layla: grass at sunset (Default)
Poetry Fishbowl today at [ profile] ysabetwordsmith's journal. (Instructions/explanation at the link.) She does these regularly, and I think it's a fabulous idea and keep meaning to link to them, but I am so sucktastically erratic about reading my LJ friendslist that I don't usually notice one is going on 'til it's over. Also, the theme this time is Hart's Farm (scroll down to the description), which is a setting of hers that I really like.

Meanwhile, I have been learning a metric shit ton of stuff about writing lately. It's interesting to have been doing this as long as I have been (technically speaking), and still feel like I am at the bottom of the learning curve. But one of the things I've been learning about lately is finding my own voice. There have always been things I've written that I have connected to very strongly, and things that I haven't, and I think I'm starting to figure out the difference between them.

My natural tendency as a writer, generally speaking, is to focus on "up" beats rather than "down" beats -- I do write dark, unhappy stuff, and I kill characters and so forth, but I would say that my general view of the world and of human nature is pretty optimistic, and this is reflected in my fiction. I've spent a lot of time in the last couple of years, however, writing short stories and trying to sell them to various SF markets, and attempting to match the general style of the markets I'm submitting to, which in most cases means that I'm trying to write dark, dystopic stories with unhappy endings. And I've been realizing lately that no wonder those stories weren't selling -- either I didn't really enjoy writing them, or else I had to fight my natural tendency towards happy(ish) endings in order to end on a "down" beat, and of course that is going to make the finished product feel stilted and formulaic.

It sometimes feels that there is not much of a market out there for the kind of stuff that I tend to write, but that doesn't mean changing what I write; it means finding the markets that fit my type of story (which was what I did - successfully! - with Sword & Sorceress) rather than changing my style to fit the markets. Which is basic Writing Theory 101, but it seems like it never helped to be told that; I had to figure it out for myself via a lot of unsuccessfully laboring on incredibly depressing stories that never went anywhere.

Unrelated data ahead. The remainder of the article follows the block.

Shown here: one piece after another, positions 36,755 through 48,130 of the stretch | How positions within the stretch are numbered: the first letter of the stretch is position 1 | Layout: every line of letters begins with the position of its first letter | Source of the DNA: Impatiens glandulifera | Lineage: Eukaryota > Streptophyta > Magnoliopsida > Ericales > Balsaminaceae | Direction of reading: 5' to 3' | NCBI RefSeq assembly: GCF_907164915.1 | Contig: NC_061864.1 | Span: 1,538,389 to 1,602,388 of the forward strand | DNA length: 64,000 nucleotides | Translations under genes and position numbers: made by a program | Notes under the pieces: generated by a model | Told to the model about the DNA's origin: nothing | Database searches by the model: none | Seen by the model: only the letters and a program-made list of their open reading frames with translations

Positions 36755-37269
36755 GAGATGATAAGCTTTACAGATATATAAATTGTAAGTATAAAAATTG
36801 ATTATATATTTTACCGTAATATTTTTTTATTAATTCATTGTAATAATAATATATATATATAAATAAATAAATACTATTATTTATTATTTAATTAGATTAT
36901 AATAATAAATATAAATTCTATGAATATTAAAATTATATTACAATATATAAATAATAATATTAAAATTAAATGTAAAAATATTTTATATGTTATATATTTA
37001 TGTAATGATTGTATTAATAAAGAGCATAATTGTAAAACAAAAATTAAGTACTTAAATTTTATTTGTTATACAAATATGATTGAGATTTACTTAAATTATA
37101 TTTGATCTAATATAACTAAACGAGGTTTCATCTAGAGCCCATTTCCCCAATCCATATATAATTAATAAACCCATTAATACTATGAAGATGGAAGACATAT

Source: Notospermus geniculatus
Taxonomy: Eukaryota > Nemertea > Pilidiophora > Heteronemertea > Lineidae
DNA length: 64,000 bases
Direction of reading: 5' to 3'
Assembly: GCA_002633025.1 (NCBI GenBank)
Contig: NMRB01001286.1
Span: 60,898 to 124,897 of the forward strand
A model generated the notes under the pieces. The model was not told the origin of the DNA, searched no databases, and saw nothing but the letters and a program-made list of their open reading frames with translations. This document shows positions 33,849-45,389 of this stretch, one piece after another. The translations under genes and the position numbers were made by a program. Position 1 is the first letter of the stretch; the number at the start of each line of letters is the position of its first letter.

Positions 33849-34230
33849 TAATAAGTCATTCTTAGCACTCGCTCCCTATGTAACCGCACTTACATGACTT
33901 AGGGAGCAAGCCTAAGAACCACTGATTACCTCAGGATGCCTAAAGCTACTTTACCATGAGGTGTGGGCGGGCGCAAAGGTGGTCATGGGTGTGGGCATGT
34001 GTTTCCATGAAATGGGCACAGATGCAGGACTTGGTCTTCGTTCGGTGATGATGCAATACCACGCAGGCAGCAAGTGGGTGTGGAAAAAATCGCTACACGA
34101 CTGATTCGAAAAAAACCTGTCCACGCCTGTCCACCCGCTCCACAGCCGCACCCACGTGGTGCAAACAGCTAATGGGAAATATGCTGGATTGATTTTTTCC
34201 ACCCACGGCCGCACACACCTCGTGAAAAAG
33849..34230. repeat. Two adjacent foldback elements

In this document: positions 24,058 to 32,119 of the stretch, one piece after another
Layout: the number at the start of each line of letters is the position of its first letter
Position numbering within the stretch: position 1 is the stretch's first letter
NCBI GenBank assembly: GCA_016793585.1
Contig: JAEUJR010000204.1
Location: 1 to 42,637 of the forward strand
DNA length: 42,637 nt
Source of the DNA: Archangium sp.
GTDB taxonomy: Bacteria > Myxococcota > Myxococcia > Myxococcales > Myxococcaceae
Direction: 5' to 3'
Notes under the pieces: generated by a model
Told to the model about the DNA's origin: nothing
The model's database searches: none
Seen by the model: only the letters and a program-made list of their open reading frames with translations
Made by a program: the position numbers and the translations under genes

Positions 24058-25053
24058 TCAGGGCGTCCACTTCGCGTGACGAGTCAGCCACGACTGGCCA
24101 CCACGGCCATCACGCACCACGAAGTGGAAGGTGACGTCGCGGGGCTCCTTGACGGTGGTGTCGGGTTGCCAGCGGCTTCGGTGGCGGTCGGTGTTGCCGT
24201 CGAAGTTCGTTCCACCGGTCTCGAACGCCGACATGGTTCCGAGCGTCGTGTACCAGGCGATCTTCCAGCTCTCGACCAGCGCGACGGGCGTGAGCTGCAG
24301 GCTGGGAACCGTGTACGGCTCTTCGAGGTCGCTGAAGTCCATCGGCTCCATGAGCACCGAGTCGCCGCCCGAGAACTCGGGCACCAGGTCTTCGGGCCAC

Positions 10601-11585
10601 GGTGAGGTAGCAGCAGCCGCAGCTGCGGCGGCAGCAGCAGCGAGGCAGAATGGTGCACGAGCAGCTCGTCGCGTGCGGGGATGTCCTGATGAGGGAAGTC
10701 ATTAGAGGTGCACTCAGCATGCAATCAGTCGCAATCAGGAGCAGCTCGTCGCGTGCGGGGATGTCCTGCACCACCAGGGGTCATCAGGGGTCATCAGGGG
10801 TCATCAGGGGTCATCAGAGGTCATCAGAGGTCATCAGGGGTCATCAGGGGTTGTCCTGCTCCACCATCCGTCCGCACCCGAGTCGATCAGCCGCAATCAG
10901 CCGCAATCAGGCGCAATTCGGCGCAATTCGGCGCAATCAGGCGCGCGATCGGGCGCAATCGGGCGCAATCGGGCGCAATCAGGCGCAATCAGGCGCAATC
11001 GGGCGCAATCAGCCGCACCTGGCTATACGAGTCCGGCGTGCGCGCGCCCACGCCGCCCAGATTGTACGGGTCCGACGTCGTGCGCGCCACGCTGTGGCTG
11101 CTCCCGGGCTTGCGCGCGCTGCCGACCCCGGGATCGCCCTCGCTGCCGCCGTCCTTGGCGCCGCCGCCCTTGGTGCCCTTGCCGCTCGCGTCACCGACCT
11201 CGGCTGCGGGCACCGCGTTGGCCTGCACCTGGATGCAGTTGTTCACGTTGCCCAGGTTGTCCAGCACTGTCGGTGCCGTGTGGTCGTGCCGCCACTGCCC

(It probably says a lot that I have never had this problem with fanfic at all, and usually not so much with self-published stuff, either. it's only when I specifically aim to write stuff for publication that I end up in a self-conscious zone where I'm trying to guide my work to a specific stylistic goal, and usually failing. It's not just self-conscious striving for publication - it's also trying out stylistic experiments that don't work, which is what some of Raven's Children is - but the point, I guess, is that I'm finding myself doing it more naturally and less self-consciously as I learn to relax and settle into celebrating my own strengths as a writer rather than trying to fight them.)

I've been trying my hand at some romance lately, which has never entirely been my cup of tea, but one of the reasons why I thought it might be a fun way for me to write something salable is because romance is all about the happy ending. Ironically that is one of the big reasons why it often isn't my cup of tea, because I prefer my happy endings uncertain (snatched from the jaws of defeat!) and dislike knowing from the beginning that things will work out for the characters. On the other hand, I have read romance that I liked, and the process of figuring out the aspects that made me like it, and then attempting to translate that into my own writing, has been really interesting.

Edited to add, because I'm still thinking about this: I remember commenting as far back as 2003/2004 that Kismet, which was my "play place" - a dumping ground for ideas that I considered too bizarre, silly or cliche to burden my "serious" novels with - was getting a great audience response and was so fun to work on that, unlike RC, I never got tired of it and couldn't really see myself getting tired of it. But I don't think I had ever carried it through to the conclusion I've come to now: that what made Kismet fun to read and to write was that it was closer to my natural "voice" than anything else I was writing at the time, and that was a style worth pursuing.

Edited yet again: To add another link! I knew there was something else I wanted to link here. The SF/fantasy webzine Crossed Genres is trying to raise the funds at Kickstarter to pay their authors pro rates. (If you visit the page, there is more info - you'll notice they've already met their first goal, but since that went smoothly, now they're aiming for a second, higher goal that requires significantly more funding.) It would be great to have another pro SF market out there, especially since my general experience with them has been that they're great to work with!
layla: grass at sunset (Default)